Here are some specific tactics for building a strong personal presence on social media.
1. Only Focus On 2-3 Social Channels
As I’ve argued in the past, it’s much better to be really active in a meaningful way on just two or three social channels than to be semi-active on all of them in a lackluster fashion.
Nobody will notice if you’re not there, but they will notice if you are there and do it poorly.
Think about people you admire and would like to emulate in your industry. Do they all seem to congregate on certain channels?
Chances are they do, and that’s where you should focus your efforts.
Also, think seriously about choosing a platform that allows you to publish directly. A personal blog/site is no longer an absolute necessity to self-publish.
LinkedIn (a very natural choice for most professionals) has an incredible publishing tool that’s easy to use and allows for distribution of your content once published.
In addition, Twitter plays very nicely with Medium (Ev Williams founded both), which is another way to focus on creating interesting content related to your career and ensure it is easy to promote.
Take your time with this choice in the beginning, but you can always change your mind and approach again in the future to abandon a channel that isn’t working or experiment on a new one.
2. Identify, Engage And Befriend Other Professionals
Any industry, no matter how niche, will likely have a few established voices that garner respect.
After deciding on your industry, platforms and topics, find the people with clout in your vertical and actively interact with them.
Connecting with like-minded professionals in your field will provide you with opportunities to learn more about your craft, build rapport with luminaries in the industry, showcase your skills and passion for the sector by helping others and increase the visibility of your personal brand overtime.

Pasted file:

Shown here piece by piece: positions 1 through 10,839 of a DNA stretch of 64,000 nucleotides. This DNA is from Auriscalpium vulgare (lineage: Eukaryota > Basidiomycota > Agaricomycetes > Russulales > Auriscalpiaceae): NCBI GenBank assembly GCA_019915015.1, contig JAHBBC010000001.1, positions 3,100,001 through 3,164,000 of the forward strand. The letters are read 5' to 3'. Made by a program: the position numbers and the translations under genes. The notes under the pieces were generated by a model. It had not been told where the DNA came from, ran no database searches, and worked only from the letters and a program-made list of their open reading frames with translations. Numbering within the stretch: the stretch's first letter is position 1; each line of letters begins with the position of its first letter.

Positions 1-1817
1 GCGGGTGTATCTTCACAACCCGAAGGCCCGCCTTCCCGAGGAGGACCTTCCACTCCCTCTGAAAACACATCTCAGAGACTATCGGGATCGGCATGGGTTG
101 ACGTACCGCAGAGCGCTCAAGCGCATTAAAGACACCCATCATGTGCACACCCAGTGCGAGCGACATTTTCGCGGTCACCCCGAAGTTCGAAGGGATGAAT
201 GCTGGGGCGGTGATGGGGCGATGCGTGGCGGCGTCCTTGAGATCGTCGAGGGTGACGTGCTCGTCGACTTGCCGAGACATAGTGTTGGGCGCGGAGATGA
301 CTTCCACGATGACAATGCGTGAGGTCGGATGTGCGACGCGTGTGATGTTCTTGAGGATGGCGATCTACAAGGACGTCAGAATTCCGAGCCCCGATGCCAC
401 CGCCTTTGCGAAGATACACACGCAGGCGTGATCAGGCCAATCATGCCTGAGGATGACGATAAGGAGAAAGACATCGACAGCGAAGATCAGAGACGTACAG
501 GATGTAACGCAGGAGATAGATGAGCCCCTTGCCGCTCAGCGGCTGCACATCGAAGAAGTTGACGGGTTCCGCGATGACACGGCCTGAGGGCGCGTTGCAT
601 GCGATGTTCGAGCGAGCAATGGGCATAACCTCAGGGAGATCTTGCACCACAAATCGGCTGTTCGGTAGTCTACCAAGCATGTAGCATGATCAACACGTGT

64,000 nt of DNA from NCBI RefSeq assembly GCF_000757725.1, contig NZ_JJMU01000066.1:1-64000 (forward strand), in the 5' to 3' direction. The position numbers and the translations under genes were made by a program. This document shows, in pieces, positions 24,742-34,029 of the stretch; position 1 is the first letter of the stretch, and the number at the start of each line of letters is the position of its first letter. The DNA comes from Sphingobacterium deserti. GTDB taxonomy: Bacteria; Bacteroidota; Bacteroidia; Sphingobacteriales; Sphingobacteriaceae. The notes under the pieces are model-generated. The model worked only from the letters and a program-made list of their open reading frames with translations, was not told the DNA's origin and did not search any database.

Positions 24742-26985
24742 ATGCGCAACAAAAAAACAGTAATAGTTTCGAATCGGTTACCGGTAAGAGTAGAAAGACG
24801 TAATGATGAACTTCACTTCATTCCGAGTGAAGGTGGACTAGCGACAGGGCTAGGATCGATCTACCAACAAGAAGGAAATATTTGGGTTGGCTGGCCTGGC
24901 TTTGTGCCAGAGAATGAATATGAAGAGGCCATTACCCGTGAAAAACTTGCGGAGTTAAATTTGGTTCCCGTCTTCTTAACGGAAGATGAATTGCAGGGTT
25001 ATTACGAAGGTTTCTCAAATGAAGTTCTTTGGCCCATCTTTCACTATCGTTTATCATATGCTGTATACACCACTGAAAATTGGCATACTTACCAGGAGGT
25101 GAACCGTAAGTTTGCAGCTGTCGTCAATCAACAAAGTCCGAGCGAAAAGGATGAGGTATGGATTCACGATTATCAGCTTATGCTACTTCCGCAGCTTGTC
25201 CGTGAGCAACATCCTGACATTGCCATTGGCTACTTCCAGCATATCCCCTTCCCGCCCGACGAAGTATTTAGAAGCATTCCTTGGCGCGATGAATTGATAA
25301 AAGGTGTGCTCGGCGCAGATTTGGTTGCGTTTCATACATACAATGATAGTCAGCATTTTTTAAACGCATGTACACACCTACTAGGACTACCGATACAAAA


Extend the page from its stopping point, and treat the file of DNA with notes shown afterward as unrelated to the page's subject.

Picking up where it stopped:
To start, browse Twitter, Facebook, LinkedIn and elsewhere to find people that consistently share interesting content related to your career interests and aspirations.
Reach out to some of the professionals you’ve found on social media to spur meaningful conversation with them about the field by commenting on your shared interests, as well as expressing your genuine willingness to help them succeed in advancing their own career.
Simply saying you appreciate their work isn’t going to get you far as it’s unoriginal, while asking them for something is too selfish.
Instead, review their book, quote one of these experts in your article, interview them for your video series and more to network with them more deeply through content and leave a memorable impression.
3. Strategically Repurpose
Although an active social presence is very important for building and honing your personal brand, if you don’t approach the project intelligently it can begin to become an outsized investment of time and energy.
Ideally, throughout this process, you also want to be making contacts and find promising leads for new jobs or business opportunities.
Ted Rubin, social media expert and author of Return on Relationship, has some highly practical advice for balancing quality and efficiency on social media.
“Get mileage out of good content by creating multiple pieces of related content off of one piece. Turn a longer blog post into three, and create tweets from what you have already written. Repurposing content helps you create usable content at scale.”
Repurposing is absolutely necessary if you hope to make the most of your content efforts.
This way you’re not reinventing the wheel every time you’re ready to share content on social media.
Again, it is important to stress that this entire process is time consuming as a brand isn’t built quickly.
“This takes time, so stay on track by developing a strategy and processes for sharing good content over and over, remember to engage and build relationships, and you’ll establish better thought leadership and keep your brand top-of-mind,” added Ted Rubin.
Now it is your turn to start more wisely using social media to elevate your personal brand.